Building a 5-mile toll highway linking the Maine Turnpike to the suburbs west of Portland could cost almost 60 percent more than expected but will still generate enough revenue to pay for itself, a turnpike official says.

The Maine Turnpike Authority board of directors last week authorized staff to negotiate land purchases for the Gorham Connector, a limited-access highway designed to alleviate commuter traffic on local roads.

The proposed road would connect the turnpike exit near the Maine Mall in South Portland to Route 114, south of Gorham.

By its projected opening in 2026, the four-lane highway will cost at least $191 million and as much as $237 million, according to a report this month from HNTB, an infrastructure design firm. That exceeds the $150 million that the Legislature approved two years ago for construction borrowing for the project.

Despite higher prices than projected, a new $1.50 toll route would pay for itself and bring tens of thousands of vehicles off surface roads and onto the state’s main highway, said Peter Mills, executive director of the turnpike authority.

“Even at a higher construction cost, it still works,” he said. “Why? The traffic is crazy out there.”


Morning and afternoon rush-hour congestion is a major headache on Routes 25, 22 and 112, local two-lane roads connecting Portland and growing towns such as Gorham, Buxton and Standish.

A 15-mile trip from downtown Portland to Buxton that takes a little less than half an hour at midday can turn into an hourlong, bumper-to-bumper slog around 5 p.m., according to a Google travel projection.

In the last three decades traffic on Routes 25 and 22/114 east of Gorham have grown almost 30 percent, according to Maine Department of Transportation. Almost 9,500 more vehicles use those roads daily than in 1990. Two years ago, HNTB reported traffic was projected to grow by another 20 percent in the region by 2040.

“At Maine DOT we are concerned about the volume of traffic on the roads west of Portland,” said spokesman Paul Merrill in a statement.

“That traffic represents one of the worst commuter congestion problems in Maine. The Gorham Connector project is still in its early stages, but we see it as a promising opportunity to try and relieve some of that congestion.”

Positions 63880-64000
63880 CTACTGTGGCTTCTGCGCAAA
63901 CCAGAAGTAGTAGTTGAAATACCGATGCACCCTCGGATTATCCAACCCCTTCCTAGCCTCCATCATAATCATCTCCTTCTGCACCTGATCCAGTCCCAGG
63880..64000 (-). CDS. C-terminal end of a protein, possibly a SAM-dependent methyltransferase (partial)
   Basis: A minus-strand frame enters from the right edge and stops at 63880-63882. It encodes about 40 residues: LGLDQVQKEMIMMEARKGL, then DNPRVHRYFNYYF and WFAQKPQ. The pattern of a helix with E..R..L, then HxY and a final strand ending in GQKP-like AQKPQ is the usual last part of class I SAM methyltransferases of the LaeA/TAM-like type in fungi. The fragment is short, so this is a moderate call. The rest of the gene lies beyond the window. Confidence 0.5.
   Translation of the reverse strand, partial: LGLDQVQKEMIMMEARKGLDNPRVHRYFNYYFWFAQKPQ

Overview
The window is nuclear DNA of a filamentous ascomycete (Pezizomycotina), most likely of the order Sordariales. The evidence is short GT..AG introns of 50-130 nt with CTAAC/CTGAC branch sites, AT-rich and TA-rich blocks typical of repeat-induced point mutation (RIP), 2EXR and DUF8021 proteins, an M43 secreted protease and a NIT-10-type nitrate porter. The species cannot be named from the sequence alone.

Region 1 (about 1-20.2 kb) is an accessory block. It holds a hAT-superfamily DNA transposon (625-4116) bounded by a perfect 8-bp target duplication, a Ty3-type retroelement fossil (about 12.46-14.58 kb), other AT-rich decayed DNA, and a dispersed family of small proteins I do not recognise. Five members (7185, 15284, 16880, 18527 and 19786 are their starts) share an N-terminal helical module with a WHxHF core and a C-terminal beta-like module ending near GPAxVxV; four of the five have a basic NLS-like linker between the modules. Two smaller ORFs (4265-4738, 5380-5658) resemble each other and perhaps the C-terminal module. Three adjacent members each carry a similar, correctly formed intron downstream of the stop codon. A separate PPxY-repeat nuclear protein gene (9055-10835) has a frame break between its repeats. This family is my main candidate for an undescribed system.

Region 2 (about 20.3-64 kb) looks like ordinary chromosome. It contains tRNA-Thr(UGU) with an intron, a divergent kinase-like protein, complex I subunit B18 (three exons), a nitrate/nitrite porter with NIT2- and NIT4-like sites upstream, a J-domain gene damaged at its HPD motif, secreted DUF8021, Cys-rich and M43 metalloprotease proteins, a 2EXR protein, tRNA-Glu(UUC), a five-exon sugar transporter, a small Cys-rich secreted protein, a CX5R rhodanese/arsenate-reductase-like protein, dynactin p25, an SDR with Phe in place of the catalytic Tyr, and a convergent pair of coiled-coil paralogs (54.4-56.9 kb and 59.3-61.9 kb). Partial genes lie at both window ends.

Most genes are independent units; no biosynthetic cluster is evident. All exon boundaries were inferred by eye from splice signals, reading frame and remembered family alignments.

The turnpike is considering a new road at the same time Maine is pursuing goals to significantly reduce fossil fuel emissions. Academic research has shown new road construction creates more traffic because it encourages people to drive.


In the long term, the solution is land use policies to encourage dense, multi-use development focused on public transit and pedestrian access to jobs, education and shopping, Mills said.

“The problem is, the sprawl is already there. The question is what are you going to do about it – now we are in a reaction posture,” he said. “Future policy is not going to relieve the need for this highway.”

Expanding local roads was explored by the state about seven years ago, but a new turnpike spur was chosen because of the cost, environmental damage, disruption to community centers and dislocation of property owners from expanding lanes.

Lawmakers in 2017 gave the Maine Turnpike Authority permission to start planning the new spur and borrow money for the project.

When it opens in 2026, the Gorham Connector could add almost 35,000 vehicles daily onto the turnpike, according to the most recent HNTB report. In rough terms, the turnpike would be earning $13 million annually in toll revenue from the spur and turnpike traffic increase, Mills said, enough to pay off bonds sold for the project.

The higher costs of the project were expected, Mills added. Construction costs in southern Maine have surged in recent years, driven by scarce skilled labor. This past summer, Maine DOT canceled road and bridge work worth tens of millions of dollars because contractors’ prices were too high.


“When we were given permission to build this they increased bonding capacity by $150 million,” Mills said. “It doesn’t look like it can be built for $150 million; it is north of $200 million. Even at this stage we are projecting what it would cost to start construction three to four years from now.”

The turnpike won’t start construction on the spur until it completes widening about 5 miles of the turnpike around Portland from four lanes to six, in an effort to combat congestion there.

Officials are already in talks with property owners to purchase parcels near the end points of the proposed Gorham Connector, Mills said. A precise road route will depend on land purchases, landscape and environmental constraints.

The project has been a long time coming, but there are legitimate concerns it will only encourage more traffic, said Gorham Town Manager Ephrem Paraschak.

“The reality is our road infrastructure at the local and state level is at a breaking point,” Paraschak said. Gorham has been working on its land-use policies to discourage sprawl and the town got its first regional public transit connection last year.

But right now, people depend on overwhelmed local roads to get around, Paraschak said.

“The reality is, people have to get into Portland,” he said. “Even when the Gorham Connector happens, we hope it will be a quicker route for shuttle buses and public transit as well.”

Comments are not available on this story.